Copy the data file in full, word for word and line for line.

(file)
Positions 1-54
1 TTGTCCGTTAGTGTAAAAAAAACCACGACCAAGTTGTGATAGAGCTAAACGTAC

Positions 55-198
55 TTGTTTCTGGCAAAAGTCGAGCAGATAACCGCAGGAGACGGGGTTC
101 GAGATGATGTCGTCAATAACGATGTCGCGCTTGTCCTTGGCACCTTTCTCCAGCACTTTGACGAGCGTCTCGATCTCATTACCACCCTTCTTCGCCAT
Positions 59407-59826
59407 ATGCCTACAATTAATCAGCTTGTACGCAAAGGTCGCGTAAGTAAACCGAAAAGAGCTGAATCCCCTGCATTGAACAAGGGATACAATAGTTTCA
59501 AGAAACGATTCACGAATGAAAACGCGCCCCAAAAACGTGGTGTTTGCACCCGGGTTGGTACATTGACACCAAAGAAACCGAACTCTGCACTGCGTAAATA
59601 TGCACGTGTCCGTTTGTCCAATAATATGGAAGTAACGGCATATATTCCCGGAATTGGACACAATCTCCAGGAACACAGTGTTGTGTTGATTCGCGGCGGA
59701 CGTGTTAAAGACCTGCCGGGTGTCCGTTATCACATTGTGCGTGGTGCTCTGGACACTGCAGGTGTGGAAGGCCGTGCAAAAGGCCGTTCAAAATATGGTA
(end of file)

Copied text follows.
Positions 1-54
1 TTGTCCGTTAGTGTAAAAAAAACCACGACCAAGTTGTGATAGAGCTAAACGTAC

Positions 55-198
55 TTGTTTCTGGCAAAAGTCGAGCAGATAACCGCAGGAGACGGGGTTC
101 GAGATGATGTCGTCAATAACGATGTCGCGCTTGTCCTTGGCACCTTTCTCCAGCACTTTGACGAGCGTCTCGATCTCATTACCACCCTTCTTCGCCAT
Positions 59407-59826
59407 ATGCCTACAATTAATCAGCTTGTACGCAAAGGTCGCGTAAGTAAACCGAAAAGAGCTGAATCCCCTGCATTGAACAAGGGATACAATAGTTTCA
59501 AGAAACGATTCACGAATGAAAACGCGCCCCAAAAACGTGGTGTTTGCACCCGGGTTGGTACATTGACACCAAAGAAACCGAACTCTGCACTGCGTAAATA
59601 TGCACGTGTCCGTTTGTCCAATAATATGGAAGTAACGGCATATATTCCCGGAATTGGACACAATCTCCAGGAACACAGTGTTGTGTTGATTCGCGGCGGA
59701 CGTGTTAAAGACCTGCCGGGTGTCCGTTATCACATTGTGCGTGGTGCTCTGGACACTGCAGGTGTGGAAGGCCGTGCAAAAGGCCGTTCAAAATATGGTA